21 12, 2016

Sponsored Spouses and Common-Law Partners News

2017-03-13T20:34:11+00:00 December 21st, 2016|

The Open Work Permit Pilot Program allows to spouse or common-law partner who are being sponsored for permanent residence by a Canadian citizen or permanent resident to work while he or she is waiting for the processing of the application.

As of December 7, 2016, John McCallum, the Minister of Immigration, Refugees and Citizenship Canada (IRCC), announced of extension of Open Work Permit Pilot Program until December 21, 2017.
Moreover, the processing time for applications under Spouses or Common-Law Partners in Canada Class will be reduced from 26 months to 12 months and all applications that have been submitted as of December 7, 2016, are expected to be processed by the end of December 2017.

1 03, 2016

Government of Canada Plans to Remove Conditional Permanent Residence Provision for Sponsored Spouses and Partners partners

2017-06-21T04:24:09+00:00 March 1st, 2016|

John McCallum, The Canadian Minister of Immigration, Refugees and Citizenship Canada (IRCC, formerly known as CIC), has stated that the Government of Canada plans to introduce changes in the “next couple of months” that will grant PR status to all sponsored spouses of Canadians immediately upon arriving in Canada.

The changes would also remove the conditional permanent residence provision currently in place for common-law or conjugal partners in a relationship of two years or less with their sponsor and who have no children in common with their sponsor at the time they submit their sponsorship application. This provision was introduced by the previous Conservative government, which stated that it was necessary in order to counter what it called ‘marriages of convenience’.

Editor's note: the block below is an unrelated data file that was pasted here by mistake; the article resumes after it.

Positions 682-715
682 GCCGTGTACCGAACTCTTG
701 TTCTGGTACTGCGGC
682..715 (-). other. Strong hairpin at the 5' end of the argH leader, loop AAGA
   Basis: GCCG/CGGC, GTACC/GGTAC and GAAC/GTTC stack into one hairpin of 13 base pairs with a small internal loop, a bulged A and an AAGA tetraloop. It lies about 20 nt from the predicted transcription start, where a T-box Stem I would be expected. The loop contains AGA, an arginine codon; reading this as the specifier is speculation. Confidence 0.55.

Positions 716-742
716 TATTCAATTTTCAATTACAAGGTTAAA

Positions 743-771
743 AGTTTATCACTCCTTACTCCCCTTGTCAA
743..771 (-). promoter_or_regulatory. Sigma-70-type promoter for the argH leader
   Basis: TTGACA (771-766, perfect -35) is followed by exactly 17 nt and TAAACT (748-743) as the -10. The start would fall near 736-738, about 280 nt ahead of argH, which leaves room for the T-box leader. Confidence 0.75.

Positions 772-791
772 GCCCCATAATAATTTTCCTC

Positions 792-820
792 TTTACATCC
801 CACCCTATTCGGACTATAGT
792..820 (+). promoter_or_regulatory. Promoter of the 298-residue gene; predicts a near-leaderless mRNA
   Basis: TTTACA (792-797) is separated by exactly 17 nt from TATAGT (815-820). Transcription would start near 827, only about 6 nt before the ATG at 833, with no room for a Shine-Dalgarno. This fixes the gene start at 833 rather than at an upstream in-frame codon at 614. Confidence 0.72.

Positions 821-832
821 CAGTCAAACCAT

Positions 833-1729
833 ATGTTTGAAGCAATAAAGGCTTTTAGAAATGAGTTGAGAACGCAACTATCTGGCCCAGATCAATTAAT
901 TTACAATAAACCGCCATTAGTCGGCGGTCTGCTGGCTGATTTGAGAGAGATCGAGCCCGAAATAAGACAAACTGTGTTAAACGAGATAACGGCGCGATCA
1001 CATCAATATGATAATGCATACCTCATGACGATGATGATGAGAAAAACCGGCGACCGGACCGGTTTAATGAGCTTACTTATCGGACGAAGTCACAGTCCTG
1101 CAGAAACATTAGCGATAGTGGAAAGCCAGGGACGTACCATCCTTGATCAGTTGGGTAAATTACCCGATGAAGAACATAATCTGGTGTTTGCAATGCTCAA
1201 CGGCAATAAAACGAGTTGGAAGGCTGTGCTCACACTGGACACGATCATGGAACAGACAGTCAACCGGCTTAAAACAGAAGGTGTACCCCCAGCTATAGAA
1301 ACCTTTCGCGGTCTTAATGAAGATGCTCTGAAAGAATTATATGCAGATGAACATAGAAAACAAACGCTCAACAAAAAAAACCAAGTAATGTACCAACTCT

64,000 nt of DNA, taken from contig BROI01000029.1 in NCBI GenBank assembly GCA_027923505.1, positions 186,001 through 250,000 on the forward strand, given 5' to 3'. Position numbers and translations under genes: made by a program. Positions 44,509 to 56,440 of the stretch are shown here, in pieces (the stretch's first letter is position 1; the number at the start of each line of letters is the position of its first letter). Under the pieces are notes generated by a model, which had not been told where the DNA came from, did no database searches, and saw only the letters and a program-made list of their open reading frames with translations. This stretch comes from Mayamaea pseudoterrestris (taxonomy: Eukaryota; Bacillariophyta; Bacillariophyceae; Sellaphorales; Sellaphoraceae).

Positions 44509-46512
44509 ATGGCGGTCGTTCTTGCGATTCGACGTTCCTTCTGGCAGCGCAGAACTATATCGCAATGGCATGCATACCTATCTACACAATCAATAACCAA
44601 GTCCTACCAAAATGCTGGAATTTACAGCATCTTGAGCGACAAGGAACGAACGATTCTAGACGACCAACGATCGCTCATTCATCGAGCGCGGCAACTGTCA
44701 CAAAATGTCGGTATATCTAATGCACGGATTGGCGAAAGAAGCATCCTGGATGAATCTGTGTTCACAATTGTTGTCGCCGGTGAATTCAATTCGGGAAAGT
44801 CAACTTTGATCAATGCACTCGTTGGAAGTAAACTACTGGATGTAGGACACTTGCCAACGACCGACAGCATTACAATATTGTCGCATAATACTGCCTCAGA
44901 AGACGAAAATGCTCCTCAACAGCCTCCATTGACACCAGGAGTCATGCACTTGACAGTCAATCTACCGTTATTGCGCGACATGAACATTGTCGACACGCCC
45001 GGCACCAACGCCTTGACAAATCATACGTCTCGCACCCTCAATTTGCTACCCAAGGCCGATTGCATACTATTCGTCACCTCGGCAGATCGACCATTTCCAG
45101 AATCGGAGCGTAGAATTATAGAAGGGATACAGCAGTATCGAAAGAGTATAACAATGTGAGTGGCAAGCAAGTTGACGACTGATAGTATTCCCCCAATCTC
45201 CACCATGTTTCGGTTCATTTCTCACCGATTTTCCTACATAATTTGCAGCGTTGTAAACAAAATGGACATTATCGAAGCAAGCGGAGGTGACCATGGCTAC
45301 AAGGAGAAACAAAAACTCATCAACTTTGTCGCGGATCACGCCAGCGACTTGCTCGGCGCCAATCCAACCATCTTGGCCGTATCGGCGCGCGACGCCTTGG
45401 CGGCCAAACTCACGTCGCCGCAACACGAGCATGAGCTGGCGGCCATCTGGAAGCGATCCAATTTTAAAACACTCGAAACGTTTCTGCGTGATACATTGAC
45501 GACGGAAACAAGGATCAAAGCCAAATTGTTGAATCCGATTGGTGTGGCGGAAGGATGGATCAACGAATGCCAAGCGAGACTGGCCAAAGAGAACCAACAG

Mr. McCallum Said: “When spouses come in now, they don’t immediately become permanent residents; there’s a two-year period where they are not yet permanent residents,” in an interview with The Hill Times, an Ottawa-based newspaper covering federal politics. “We said in our platform that we will end that so that they will become permanent residents on arrival.”

Currently, sponsored spouses of Canadians, as well as common-law and conjugal partners, receive conditional permanent residence upon arrival in Canada and have to wait for two years to obtain full permanent resident status. If the relationship breaks down, the sponsored person’s permanent resident status can be revoked.

Mr. McCallum also said that he finds it “abominable” that it takes almost two years for many spousal immigration applications to be processed, and, after arriving in Canada, another two years to receive permanent resident status. He said that his department is working on plans to reduce the application processing times. Mr. McCallum did not offer a specific target timeframe, but said that processing times will be brought down “radically.”

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